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Recognizing The Five Stages of Grief in Addiction Recovery

Understanding these stages of grief in addiction recovery can help with closure and healing.Addiction Treatment Magazine recently ran an interesting article about recognizing the five stages of grief in addiction recovery. Yes, paying close attention to your actions is important in addiction recovery. But checking in with your feelings and emotions is also just as important. Sometimes, we think that if we ignore our feelings they will simply go away. But the truth is, submerged or dismissed feelings can reappear, sometimes in more harmful ways.

Most people are aware of the stages of grief most associated with loss: denial/isolation, anger, bargaining, depression and acceptance (though not always in this order). And though we all experience loss in our own way (similar to recovery), there is some universal truth to the emotional stages we encounter. Understanding these stages can help with closure and healing.

At first thought, it might seem difficult to equate the loss of an addiction with the loss of a loved one. But in recovery, you give up more than an addictive substance, you often give up something that you recognized as a friend, source of comfort, crutch, etc. Many addicts have deep, complicated relationships with their addictive substance(s) and behavior(s). So feelings of loss, sadness and abandonment while in recovery are normal.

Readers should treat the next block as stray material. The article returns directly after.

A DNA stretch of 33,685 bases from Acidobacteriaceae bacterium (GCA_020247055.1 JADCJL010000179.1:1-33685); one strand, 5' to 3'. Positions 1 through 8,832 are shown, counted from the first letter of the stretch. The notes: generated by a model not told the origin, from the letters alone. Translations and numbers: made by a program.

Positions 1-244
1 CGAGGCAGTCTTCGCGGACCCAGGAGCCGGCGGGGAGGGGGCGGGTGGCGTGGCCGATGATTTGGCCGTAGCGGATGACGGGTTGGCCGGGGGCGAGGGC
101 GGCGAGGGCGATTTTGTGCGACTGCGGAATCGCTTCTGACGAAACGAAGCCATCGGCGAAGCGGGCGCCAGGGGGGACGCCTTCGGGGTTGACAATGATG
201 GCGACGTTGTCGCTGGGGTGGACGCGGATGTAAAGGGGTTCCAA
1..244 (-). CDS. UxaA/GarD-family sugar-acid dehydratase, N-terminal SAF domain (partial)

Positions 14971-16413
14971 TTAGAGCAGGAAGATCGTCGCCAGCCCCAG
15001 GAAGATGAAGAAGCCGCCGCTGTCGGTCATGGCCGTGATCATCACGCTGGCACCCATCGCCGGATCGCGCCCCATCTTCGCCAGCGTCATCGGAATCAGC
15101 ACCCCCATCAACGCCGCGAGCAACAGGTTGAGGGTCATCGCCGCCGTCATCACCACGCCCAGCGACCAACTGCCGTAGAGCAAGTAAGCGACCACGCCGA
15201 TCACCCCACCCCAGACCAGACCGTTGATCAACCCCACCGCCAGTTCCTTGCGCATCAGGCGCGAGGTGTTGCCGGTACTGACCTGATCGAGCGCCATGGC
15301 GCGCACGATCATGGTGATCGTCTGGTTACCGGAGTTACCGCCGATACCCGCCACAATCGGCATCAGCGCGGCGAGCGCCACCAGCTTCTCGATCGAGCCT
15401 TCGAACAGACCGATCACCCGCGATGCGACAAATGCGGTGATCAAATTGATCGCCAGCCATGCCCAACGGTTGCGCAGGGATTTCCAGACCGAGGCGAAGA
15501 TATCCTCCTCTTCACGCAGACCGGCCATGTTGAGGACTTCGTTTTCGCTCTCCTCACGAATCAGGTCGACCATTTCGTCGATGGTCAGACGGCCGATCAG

By recognizing these feelings as normal and preparing ourselves to confront them, we protect ourselves against the risk of relapse. Rather than deny these feelings, we find ways to process them and build a healthier outlook in our sober life.

The stages of grief in addiction recovery (not everyone will necessarily experience these feelings in the same order or for the same duration of time):

  1. Denial/ Isolation: Often before an addict enters treatment, and sometimes even after they’ve entered treatment, they are unable to admit that they have a problem with their addictive substance. They may also deny that recovery is affecting them emotionally. As a result, they isolate themselves further from addressing their problem or the feelings they have in regards to their problem or new found sobriety.
  2. Anger: “Why me?” is often the emotional question asked.
  3. Bargaining: “Maybe I could drink only beer in recovery” is an example of wishful thinking for someone who is unable to control their alcohol use. Abstinence is the key to a healthy recovery.
  4. Depression: Life in recovery means many changes, which also means fear, sadness and loneliness can creep in. Talking about feelings of depression with others in recovery or a professional will help you see how normal it is and help you work through it.
  5. Acceptance: This is the point in your recovery that you stop fighting and accept that abstinence is the only way to a successful recovery. In this stage, we become aware that choosing a life in recovery is where we will be the healthiest and happiest.

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